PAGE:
‘Eggs in One Basket’
“The lesson we learnt from Bolivia is to not put all our eggs in one basket,” he said. “One shouldn’t consider western Africa if one is looking at a time span of less than eight to 10 years.”
Projects in Sierra Leone, Guinea and Cameroon will increase iron ore shipments from West Africa, DNB Bank said in its report on Sept. 28. Total African ore deliveries will almost quadruple from last year, while global exports of ore and coal will be 3.48 billion tons in 2017, compared with 1.76 billion tons last year, according to the report.
“Being dubbed ‘the new Pilbara,’ the region is considered by many to be the most important growth region for iron ore in the world,” the bank said of West Africa, referring to the area in Western Australia where Rio Tinto and BHP Billiton Ltd. have ore mines.
Vale, Rio Tinto
Production at the Simandou project in Guinea is on course to begin in 2015, according to Rio Tinto, the world’s second- largest producer of iron ore. Jindal Steel’s potential investment will follow Sesa Goa Ltd., a unit of Vedanta Resources Plc, and ArcelorMittal (MT), the world’s biggest steelmaker, both of which own mining rights in Liberia. Brazil’s Vale, the largest iron ore miner, has assets in Guinea as well.
In August, five people were killed and three injured in Guinea after gunmen attacked the village of Zogota, following protests by locals to an iron ore mine that Vale is developing, according to the Guinean Human Rights Oraganization.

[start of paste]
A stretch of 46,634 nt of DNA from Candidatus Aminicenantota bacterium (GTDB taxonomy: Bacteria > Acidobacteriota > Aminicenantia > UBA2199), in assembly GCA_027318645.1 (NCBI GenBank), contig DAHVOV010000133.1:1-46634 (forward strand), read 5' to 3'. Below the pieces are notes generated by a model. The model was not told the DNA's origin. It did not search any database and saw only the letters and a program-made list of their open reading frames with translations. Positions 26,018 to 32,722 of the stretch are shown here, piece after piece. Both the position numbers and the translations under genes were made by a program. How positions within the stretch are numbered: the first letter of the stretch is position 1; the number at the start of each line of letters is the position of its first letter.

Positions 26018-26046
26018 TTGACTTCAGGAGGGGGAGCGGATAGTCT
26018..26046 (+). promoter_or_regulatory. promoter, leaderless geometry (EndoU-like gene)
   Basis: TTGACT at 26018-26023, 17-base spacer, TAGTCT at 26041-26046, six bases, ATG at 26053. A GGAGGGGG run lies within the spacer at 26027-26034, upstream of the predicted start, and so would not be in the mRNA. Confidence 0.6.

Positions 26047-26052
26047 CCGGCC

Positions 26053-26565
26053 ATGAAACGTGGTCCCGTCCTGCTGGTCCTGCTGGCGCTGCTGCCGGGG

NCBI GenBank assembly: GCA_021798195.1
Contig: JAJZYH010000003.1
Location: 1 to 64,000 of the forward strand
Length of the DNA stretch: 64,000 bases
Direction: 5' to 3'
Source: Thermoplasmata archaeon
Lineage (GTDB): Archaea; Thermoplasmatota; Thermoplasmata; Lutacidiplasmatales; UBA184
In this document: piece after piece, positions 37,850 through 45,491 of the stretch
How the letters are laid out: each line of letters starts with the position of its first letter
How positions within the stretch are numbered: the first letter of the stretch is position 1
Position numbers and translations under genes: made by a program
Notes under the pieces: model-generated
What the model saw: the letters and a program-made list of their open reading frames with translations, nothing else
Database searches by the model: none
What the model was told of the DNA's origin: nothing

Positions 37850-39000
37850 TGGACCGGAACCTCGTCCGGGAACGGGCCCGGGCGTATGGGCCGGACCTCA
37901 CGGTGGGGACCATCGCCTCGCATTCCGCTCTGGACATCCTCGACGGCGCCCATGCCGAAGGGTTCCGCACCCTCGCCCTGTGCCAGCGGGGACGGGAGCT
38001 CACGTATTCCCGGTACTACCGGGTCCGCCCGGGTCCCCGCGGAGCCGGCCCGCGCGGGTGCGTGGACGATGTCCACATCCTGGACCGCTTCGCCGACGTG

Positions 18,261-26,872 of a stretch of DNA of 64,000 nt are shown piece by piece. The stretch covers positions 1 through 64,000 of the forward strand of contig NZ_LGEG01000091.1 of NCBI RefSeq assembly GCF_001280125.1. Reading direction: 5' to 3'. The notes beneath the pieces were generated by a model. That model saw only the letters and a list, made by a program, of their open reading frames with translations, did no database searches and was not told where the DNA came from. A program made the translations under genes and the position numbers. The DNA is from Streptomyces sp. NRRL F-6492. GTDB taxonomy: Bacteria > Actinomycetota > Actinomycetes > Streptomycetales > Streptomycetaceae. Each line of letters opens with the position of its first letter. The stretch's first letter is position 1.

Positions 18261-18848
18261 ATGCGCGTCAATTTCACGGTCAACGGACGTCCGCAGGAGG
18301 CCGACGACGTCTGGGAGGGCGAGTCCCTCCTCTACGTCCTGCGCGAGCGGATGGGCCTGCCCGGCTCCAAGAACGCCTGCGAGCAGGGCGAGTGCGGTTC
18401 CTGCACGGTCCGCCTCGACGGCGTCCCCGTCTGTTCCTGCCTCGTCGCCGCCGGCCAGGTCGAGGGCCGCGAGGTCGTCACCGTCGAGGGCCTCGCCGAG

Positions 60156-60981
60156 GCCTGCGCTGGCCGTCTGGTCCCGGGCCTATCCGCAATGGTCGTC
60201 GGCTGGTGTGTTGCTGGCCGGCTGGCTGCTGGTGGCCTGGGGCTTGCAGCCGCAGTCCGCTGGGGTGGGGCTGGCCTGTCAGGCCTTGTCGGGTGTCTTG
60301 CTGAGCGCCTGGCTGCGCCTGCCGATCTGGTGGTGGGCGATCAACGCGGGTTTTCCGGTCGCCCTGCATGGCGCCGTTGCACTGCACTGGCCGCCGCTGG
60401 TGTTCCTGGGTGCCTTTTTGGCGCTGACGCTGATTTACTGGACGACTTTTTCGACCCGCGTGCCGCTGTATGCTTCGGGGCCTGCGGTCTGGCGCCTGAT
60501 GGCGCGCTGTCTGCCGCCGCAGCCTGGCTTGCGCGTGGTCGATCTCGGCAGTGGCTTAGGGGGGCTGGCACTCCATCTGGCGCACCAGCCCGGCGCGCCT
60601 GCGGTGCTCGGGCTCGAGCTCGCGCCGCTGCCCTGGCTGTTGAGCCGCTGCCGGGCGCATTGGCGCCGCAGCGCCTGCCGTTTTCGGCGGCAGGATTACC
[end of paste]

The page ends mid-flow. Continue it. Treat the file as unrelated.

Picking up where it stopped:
Jindal Steel plans to spend as much as 350 billion rupees in the next two years as it boosts capacity even as concerns over illegal mining and environmental violations in India have prompted the government to restrict mining in the biggest ore producing regions of the country.
India’s top court banned excavation in the southern state of Karnataka last year and agreed to partially lift the ban this year. Goa, the largest exporting state, halted mining after a government-appointed panel reported damage to environment.
Goa is the first among seven mineral-rich states the panel will probe, said Vishwapati Trivedi, former secretary at the mines ministry, raising concerns the curbs may widen.
Jindal Steel’s capacity will increase to 13 million tons by 2015, according to V.R. Sharma, chief executive officer of the steel business. The company, which runs a 3 million ton steel plant in the central state of Chhattisgarh, is building a mill each in the eastern states of Odisha and Jharkhand and a factory in Oman.
Challenges in Africa include uncertainty in reserve estimates, lack of infrastructure to ship iron ore from the mines and political instability, Kharbanda said. The scourge of crime, drug and arms trafficking, terrorism and piracy threaten West Africa’s slow march to stability, the United Nations Office for West Africa said in an Oct. 8 press note on its website.
Jindal Steel in July acquired Canada’s CIC Energy Corp., which is developing a coal mine in Botswana, for $114 million. CIC Energy, based in the British Virgin Islands, is developing the Mmamabula coalfield in Botswana, estimated to hold about 2.4 billion tons of coal, according to the company’s website.
“As long as Jindal Steel doesn’t go overboard with the price it pays, the overseas acquisitions should serve it well,” said Chirag Shah, an analyst at Barclays Plc in Mumbai, who has an overweight rating for the stock. “There are risks in western Africa -- one has to be wise enough not to commit a lot of money upfront.”